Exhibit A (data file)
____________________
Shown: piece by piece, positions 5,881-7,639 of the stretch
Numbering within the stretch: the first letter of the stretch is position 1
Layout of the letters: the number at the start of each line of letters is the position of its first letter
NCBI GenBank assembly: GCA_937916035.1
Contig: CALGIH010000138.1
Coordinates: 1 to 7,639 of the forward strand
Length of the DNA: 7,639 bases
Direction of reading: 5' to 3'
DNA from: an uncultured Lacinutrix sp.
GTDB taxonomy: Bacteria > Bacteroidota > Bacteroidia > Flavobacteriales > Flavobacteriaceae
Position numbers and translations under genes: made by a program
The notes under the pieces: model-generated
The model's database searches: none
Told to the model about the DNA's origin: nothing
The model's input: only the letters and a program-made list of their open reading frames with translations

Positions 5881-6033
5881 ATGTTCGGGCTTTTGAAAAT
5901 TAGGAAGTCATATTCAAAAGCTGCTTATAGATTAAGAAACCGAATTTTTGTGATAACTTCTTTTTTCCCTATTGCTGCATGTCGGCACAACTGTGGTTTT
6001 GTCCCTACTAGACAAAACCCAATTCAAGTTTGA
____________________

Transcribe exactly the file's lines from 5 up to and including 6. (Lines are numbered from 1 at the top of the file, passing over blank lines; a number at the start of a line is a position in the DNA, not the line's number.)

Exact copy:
Contig: CALGIH010000138.1
Coordinates: 1 to 7,639 of the forward strand